Key Democratic Sen. Joe Manchin of West Virginia made a surprise deal with Senate Majority Leader Chuck Schumer on a $739 billion healthcare, climate and tax package, but will it actually become law?
A number of analysts are predicting that the legislation, dubbed the Inflation Reduction Act of 2022, is likely to get enacted.
“Anything that Senator Manchin supports should be able to pass the Senate on a party-line vote, but there are three hurdles that must be cleared before a reconciliation package can be cleared,” said Isaac Boltansky, managing director and director of policy research at BTIG, in a Thursday note. And any reconciliation package that passes the Senate should be able to get the House’s OK, he added.
Boltansky said the three hurdles in the Senate have to do with the package’s provision that would address the so-called “carried interest loophole,” its omission of what’s been called “SALT relief,” and the fact that passage could be stalled by cases of COVID-19 among Democratic senators that might prevent them from voting.
Every Democratic senator’s vote is crucial as the Senate is split 50-50, and the party is only in control of the chamber because Vice President Kamala Harris can cast tiebreaking votes.
The carried interest loophole allows private-equity firms to pay lower tax rates, and another key Democratic senator, Kyrsten Sinema of Arizona, has opposed carried interest changes in the past. A Sinema spokeswoman told reporters that the senator was reviewing the text of the bill.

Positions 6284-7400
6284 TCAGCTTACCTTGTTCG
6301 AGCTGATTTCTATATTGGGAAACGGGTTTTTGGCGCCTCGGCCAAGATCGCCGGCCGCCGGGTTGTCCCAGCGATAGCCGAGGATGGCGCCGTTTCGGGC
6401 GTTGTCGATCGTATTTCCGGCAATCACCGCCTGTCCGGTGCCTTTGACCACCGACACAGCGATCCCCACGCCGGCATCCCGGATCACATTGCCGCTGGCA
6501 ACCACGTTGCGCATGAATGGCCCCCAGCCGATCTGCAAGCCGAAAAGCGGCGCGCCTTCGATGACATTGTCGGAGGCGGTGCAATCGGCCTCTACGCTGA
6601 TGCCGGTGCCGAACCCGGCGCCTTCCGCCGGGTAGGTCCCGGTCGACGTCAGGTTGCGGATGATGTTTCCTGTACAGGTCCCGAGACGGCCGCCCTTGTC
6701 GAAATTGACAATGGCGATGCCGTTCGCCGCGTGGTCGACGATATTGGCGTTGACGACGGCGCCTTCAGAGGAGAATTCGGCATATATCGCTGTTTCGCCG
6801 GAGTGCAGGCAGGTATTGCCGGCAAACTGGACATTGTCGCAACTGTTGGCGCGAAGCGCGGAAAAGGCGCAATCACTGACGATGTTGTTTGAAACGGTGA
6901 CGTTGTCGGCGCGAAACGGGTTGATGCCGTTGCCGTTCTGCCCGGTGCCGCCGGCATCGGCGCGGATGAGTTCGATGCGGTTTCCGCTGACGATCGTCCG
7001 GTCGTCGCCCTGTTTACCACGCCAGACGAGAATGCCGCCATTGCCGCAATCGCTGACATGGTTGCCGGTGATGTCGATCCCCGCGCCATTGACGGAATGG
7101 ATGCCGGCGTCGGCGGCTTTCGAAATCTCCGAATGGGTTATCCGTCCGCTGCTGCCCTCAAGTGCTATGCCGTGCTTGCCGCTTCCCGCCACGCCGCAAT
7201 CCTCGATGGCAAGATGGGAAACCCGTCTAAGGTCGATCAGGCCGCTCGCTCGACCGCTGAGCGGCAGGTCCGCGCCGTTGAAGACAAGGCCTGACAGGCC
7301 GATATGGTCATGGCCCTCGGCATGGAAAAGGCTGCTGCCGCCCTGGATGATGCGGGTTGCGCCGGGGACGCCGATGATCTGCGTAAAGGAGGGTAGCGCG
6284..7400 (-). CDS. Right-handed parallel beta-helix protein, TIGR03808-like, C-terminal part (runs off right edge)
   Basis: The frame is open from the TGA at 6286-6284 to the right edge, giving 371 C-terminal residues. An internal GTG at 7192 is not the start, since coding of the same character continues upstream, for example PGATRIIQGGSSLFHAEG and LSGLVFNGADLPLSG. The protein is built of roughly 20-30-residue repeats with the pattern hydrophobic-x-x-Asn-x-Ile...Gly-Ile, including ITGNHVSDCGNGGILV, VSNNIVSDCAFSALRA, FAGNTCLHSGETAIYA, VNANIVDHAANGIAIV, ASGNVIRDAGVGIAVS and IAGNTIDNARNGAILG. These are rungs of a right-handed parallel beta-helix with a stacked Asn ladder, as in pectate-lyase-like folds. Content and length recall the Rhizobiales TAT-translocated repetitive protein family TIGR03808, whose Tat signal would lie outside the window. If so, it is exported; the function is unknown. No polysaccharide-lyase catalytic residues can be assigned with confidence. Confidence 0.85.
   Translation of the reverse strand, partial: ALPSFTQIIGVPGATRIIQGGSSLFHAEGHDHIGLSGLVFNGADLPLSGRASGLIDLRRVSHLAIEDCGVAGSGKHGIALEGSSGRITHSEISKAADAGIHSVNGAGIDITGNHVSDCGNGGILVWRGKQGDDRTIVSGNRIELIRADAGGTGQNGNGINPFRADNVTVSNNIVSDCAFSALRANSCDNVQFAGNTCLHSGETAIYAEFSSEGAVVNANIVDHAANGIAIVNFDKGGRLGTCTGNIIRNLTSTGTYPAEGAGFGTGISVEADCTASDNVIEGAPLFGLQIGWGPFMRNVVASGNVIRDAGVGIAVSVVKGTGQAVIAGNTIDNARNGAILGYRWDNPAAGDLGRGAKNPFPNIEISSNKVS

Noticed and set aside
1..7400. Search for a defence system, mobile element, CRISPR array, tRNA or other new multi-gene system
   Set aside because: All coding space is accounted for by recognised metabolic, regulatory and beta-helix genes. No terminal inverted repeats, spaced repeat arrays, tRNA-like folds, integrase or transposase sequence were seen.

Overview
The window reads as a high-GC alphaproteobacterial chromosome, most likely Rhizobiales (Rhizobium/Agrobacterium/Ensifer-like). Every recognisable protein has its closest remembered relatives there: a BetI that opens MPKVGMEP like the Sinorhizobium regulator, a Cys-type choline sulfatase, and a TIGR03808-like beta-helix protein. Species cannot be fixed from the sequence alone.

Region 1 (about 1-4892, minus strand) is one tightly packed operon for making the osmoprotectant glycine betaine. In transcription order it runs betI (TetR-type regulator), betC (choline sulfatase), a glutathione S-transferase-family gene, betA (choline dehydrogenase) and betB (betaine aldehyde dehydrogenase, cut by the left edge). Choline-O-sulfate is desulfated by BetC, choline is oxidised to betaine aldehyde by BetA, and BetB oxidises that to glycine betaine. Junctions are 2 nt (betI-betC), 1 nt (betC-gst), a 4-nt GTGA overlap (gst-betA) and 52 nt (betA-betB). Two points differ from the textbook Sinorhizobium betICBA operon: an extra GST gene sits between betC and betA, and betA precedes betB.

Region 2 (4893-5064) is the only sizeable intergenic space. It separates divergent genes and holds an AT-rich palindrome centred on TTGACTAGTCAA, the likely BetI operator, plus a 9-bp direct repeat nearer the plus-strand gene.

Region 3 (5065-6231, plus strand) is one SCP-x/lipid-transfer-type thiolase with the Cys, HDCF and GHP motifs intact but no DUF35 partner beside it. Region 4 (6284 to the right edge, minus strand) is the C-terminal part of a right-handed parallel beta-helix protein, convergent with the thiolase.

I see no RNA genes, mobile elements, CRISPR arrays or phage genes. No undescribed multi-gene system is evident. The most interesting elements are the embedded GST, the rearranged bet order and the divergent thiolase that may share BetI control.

SALT relief refers to efforts to repeal a $10,000 cap on deductions from federal income tax for state and local taxes that was put in place by Republicans’ tax overhaul in 2017. Some Democratic and Republican lawmakers from high-tax states have long pushed for such relief.
“Senator Menendez (D-NJ) has already expressed some concern that the state and local tax (SALT) deduction cap is not addressed by this compromise,” BTIG’s Boltansky said, referring to Sen. Bob Menendez.
From MarketWatch’s archives (April 2021): Lawmakers launch bipartisan ‘SALT caucus’
Tobin Marcus, a policy and politics strategist at Evercore ISI, also listed the carried interest issue, SALT relief and COVID cases as potential roadblocks, but sounded somewhat optimistic.
“We would now put the odds of this bill being enacted in the 65% range — but that number could change as fast in the next few days,” Marcus said in a note.
Another possible problem could be fossil fuel provisions that progressive House Democrats could balk at, though initial signals from progressives are positive, according to the Evercore analyst.
“We would put the initial odds of the bill passing at 60-40 if Congress can move in the next two weeks,” said James Lucier, an analyst and managing director at Capital Alpha Partners, in a note.
Lucier also said his shop see wins in the bill for “nuclear, hydrogen, CCS, storage and related clean energy technologies, clean energy manufacturing, electric vehicles, renewable energy
and energy efficiency generally.” CCS refers to carbon capture and storage.